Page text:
- Water insecurity impacts our environment and exacerbates the impacts of climate change. CDP reports that freshwater species populations have declined by 84% since 1970, compared to a 68% decline across all species. Further, “we are losing wetlands three times faster than natural forests”—a loss of 87% over the past three centuries. We’re also losing groundwater reserves by withdrawing it faster than it can naturally recharge; groundwater storage is “an essential buffer against the impacts of climate change.”
Why is water rising to the forefront for companies?
- The situation is dire, but CDP’s report emphasises a fundamental point: “The private sector can turn this situation around.” Companies have a “crucial role … in building the water-secure, net-zero world that we all need.”
- Water issues pose risks to people, planet and business. They are often part of complex, circular ecosystems that can amplify risks concealed by the blind spots of companies. This underscores the need for proactive, concerted and ongoing assessment of risks and implementation of mitigation measures. According to CDP, this report “demonstrates that acting to address water issues will cost less than the potential impacts of not acting.”
Below are some of the major findings from the CDP’s report. You can also read the 2020 company disclosures on water risk in full at https://www.cdp.net/en/responses.
- Inaction on water risk is expensive compared to action: “The cost of inaction is over five times the cost of action. Disclosures through CDP indicate that the potential financial impacts of water risks are far greater than the costs of addressing them.”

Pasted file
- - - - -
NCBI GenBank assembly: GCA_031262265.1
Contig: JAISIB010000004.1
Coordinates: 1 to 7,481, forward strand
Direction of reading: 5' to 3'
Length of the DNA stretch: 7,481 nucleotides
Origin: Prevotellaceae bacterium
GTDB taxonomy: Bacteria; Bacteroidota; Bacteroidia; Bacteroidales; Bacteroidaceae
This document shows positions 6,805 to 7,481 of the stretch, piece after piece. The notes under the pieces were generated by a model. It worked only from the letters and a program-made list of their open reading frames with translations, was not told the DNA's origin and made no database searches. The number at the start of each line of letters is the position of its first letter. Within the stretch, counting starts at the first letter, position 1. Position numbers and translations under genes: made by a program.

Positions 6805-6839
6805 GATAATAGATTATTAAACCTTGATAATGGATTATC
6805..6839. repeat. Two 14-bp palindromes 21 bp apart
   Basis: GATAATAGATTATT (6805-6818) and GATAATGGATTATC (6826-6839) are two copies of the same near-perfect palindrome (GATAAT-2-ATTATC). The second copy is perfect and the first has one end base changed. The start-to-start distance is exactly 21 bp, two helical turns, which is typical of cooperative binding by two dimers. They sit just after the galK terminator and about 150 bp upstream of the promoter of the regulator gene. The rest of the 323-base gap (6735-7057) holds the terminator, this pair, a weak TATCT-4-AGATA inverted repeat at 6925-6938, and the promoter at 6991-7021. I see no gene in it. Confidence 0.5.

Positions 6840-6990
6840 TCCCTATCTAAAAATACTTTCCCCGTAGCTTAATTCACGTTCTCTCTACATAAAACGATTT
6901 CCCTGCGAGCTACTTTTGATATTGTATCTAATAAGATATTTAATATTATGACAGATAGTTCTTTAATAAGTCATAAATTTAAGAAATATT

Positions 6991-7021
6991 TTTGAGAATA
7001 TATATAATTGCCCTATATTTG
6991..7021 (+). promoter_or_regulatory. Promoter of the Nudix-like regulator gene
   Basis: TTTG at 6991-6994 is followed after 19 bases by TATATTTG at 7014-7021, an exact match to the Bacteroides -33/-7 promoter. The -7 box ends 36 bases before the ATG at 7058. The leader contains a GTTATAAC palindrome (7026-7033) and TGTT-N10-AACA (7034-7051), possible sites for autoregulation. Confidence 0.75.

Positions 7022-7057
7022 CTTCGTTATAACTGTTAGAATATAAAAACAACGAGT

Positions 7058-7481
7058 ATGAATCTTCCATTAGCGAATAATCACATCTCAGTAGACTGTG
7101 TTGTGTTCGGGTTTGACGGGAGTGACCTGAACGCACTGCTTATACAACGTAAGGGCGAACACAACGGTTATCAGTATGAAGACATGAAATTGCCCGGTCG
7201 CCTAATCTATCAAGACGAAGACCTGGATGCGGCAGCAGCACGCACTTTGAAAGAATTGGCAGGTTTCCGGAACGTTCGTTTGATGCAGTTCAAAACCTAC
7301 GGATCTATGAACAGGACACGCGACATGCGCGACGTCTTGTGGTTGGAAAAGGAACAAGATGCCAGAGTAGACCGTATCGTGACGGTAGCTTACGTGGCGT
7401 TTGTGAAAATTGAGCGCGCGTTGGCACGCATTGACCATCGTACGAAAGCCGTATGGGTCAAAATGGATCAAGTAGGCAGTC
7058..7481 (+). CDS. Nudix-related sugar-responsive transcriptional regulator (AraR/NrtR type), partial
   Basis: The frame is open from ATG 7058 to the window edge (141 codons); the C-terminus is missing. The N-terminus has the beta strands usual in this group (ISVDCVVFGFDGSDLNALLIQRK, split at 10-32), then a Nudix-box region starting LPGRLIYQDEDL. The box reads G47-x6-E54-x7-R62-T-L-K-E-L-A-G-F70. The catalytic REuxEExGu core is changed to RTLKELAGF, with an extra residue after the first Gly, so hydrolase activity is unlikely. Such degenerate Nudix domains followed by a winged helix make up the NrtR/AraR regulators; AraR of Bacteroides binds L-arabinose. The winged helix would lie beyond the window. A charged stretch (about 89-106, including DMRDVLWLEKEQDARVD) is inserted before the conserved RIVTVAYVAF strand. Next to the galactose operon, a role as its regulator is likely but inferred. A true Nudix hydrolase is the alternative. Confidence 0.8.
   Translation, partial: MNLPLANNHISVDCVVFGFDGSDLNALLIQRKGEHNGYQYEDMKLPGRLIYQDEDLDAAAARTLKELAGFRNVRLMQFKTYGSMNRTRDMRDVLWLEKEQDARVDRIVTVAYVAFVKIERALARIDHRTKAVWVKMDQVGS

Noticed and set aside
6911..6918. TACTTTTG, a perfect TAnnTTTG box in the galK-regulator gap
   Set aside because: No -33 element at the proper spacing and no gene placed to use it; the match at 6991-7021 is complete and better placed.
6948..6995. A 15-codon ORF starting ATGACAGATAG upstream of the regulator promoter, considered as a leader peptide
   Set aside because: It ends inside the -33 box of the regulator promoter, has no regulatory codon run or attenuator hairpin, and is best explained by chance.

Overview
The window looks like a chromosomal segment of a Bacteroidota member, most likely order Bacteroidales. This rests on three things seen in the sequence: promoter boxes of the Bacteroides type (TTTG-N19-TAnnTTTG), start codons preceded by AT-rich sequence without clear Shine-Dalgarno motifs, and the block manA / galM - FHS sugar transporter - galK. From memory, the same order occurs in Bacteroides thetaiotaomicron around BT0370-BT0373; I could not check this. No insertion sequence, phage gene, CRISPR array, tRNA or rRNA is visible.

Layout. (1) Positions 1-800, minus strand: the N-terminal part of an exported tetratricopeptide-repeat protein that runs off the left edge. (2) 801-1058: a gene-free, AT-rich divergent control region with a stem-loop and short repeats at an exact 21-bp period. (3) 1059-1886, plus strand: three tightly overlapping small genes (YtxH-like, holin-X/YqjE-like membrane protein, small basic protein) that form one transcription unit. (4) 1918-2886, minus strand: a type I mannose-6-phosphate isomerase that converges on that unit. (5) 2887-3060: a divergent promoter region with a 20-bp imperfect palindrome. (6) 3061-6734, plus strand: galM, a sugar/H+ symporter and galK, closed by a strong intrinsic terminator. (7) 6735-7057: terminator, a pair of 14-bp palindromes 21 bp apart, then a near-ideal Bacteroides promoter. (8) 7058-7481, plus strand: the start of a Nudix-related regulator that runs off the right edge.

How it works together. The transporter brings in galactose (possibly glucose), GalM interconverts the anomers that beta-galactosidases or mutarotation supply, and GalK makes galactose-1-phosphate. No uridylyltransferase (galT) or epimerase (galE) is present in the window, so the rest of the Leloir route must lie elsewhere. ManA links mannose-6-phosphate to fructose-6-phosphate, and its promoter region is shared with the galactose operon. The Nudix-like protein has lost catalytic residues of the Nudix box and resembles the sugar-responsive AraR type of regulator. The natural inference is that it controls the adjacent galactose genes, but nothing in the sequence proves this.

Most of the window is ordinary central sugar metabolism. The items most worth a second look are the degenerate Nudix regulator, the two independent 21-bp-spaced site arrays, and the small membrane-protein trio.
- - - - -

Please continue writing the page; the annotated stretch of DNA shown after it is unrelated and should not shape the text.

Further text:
- Business transformation and leadership accountability is needed: “A water-secure world requires companies to rethink their strategies and transform their business models. CDP disclosures indicate that many companies are making this transformation; those doing so are those fully integrating water into their strategies and ensuring accountability for water targets at the highest level.”
- Companies are making better progress on managing water use than on preventing water pollution: “Almost two-thirds of responding companies are now reducing or at least maintaining their water withdrawals. However, the very low percentage of companies making progress against pollution targets indicates that businesses still have a way to go to achieve a water-secure world.”
- Water issues are rising to the forefront of company priorities: “Despite the pandemic, in 2020 we saw a 20% increase in corporate disclosure through CDP’s water security questionnaire. This is testament to the fact that companies are both recognizing what is at stake with rapidly depleting water resources, and realizing the power of transparency in turning this around.”
What should companies do to address their water risk?
Based on the findings of its analysis, CDP outlines six core actions for companies across sectors and geographies to take, summarised in a diagram from the report below:
Carine Smith Ihenacho, Chief Governance and Compliance Officer, Norges Bank Investment Management, “Foreword,” CDP, A Wave of Change: The Role of Companies in Building a Water-Secure World (March 2021)
Cate Lamb, Global Director of Water Security, CDP and UNFCC COP26 High Level Climate Action Champions Lead – Water, CDP, A Wave of Change: The Role of Companies in Building a Water-Secure World (March 2021)